Lectures on Jurisprudence (1762)

Recommended edition: Lectures On Jurisprudence, ed. R.. L. Meek, D. D. Raphael and P. G. Stein, vol. V of the Glasgow Edition of the Works and Correspondence of Adam Smith (Indianapolis: Liberty Fund, 1982).

Excerpt: “1stThe first and chief design of every system of government is to maintain justice; to prevent the members of a society from incroaching on one anothers property, or siezing what is not their own. The design here is to give each one the secure and peacable possession of… More

Lectures on Justice, Police, Revenue, and Arms (1763)

Recommended edition: Edited by Edwin Cannan (Oxford, 1896).

Excerpt: “It is to be observed in general that the situation of a country, and the degree of improvement of which it is susceptible, not only in the cultivation of the land, but in other branches of trade, is favourable to the introduction of a republican government. There is… More

An Inquiry into the Nature and Causes of the Wealth of Nations (1776)

Recommended edition: Edited by RH Campbell and AS Skinner, (Oxford 1976).

Excerpt: “The annual labour of every nation is the fund which originally supplies it with all the necessaries and conveniencies of life which it annually consumes, and which consist always either in the immediate produce of that labour, or in what is purchased with that produce… More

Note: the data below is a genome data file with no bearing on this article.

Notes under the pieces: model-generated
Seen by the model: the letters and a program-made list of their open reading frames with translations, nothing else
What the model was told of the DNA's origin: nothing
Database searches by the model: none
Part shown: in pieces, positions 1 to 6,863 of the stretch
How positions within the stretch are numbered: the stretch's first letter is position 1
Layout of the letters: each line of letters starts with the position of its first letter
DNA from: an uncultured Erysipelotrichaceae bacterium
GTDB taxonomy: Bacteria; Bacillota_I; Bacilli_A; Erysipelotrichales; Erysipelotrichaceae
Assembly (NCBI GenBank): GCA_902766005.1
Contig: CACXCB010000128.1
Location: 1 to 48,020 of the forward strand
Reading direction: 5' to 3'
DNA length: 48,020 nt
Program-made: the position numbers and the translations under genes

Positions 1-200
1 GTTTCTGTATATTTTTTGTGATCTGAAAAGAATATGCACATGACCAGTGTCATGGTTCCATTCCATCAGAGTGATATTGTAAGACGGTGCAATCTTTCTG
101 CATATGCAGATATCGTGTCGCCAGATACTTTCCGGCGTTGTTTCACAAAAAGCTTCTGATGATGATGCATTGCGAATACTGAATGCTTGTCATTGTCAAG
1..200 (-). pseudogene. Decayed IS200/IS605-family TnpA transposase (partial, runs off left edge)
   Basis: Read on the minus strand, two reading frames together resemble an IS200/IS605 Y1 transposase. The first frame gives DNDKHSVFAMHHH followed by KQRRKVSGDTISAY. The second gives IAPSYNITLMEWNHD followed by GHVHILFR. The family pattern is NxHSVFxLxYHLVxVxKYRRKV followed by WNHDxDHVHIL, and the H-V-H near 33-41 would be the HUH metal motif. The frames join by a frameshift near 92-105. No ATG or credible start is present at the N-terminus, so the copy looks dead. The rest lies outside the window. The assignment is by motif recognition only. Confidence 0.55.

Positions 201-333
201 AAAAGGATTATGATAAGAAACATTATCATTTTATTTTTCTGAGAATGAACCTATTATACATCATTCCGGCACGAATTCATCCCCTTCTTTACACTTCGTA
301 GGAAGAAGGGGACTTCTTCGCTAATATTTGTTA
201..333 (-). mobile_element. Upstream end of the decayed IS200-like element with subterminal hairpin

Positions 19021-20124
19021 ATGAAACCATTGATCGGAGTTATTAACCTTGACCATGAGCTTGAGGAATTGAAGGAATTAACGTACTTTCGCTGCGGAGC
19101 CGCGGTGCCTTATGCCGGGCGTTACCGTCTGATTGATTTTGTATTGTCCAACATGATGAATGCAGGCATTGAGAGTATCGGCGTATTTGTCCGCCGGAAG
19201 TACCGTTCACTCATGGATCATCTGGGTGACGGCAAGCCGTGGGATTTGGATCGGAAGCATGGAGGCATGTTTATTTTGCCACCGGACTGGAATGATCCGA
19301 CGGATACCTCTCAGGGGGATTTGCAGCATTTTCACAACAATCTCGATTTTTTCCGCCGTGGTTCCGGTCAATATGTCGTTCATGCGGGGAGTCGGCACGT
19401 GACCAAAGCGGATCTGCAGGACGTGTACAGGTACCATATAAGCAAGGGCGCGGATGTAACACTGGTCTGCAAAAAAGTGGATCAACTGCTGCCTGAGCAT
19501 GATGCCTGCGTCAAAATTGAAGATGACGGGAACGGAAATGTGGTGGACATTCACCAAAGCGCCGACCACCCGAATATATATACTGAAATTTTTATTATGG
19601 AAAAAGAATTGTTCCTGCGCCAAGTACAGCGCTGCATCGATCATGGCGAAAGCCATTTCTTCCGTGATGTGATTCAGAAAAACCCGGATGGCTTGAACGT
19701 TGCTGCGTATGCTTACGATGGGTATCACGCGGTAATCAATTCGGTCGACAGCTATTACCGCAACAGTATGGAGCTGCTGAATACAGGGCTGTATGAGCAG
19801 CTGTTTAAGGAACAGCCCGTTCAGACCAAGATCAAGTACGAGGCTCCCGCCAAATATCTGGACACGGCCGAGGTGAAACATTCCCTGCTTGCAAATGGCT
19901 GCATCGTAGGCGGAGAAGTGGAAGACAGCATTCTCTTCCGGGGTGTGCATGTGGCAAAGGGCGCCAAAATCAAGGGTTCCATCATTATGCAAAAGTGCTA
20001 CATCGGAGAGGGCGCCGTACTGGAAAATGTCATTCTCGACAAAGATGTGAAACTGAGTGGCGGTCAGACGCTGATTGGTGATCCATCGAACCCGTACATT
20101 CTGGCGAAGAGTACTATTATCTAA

Essays on Philosophical Subjects (1795)

Recommended edition: Edited by W. P. D. Wightman and J. C. Bryce, vol. III of the Glasgow Edition of the Works and Correspondence of Adam Smith (Indianapolis: Liberty Fund, 1982).

Excerpt: “Plato, however, seems to have regarded the first of those as equally distinct with the second from what we would now call the Ideas or Thoughts of the Divine Mind , and even to have supposed, that they had a particular place of existence, beyond the sphere of the visible… More

The Theory of Moral Sentiments (1759)

Recommended edition: Edited by D. D. Raphael and A. L. Macfie. Oxford: Clarendon Press; New York: Oxford University Press, 1976.

Excerpt: “How selfish soever man may be supposed, there are evidently some principles in his nature, which interest him in the fortune of others, and render their happiness necessary to him, though he derives nothing from it except the pleasure of seeing it. Of this kind is pity or… More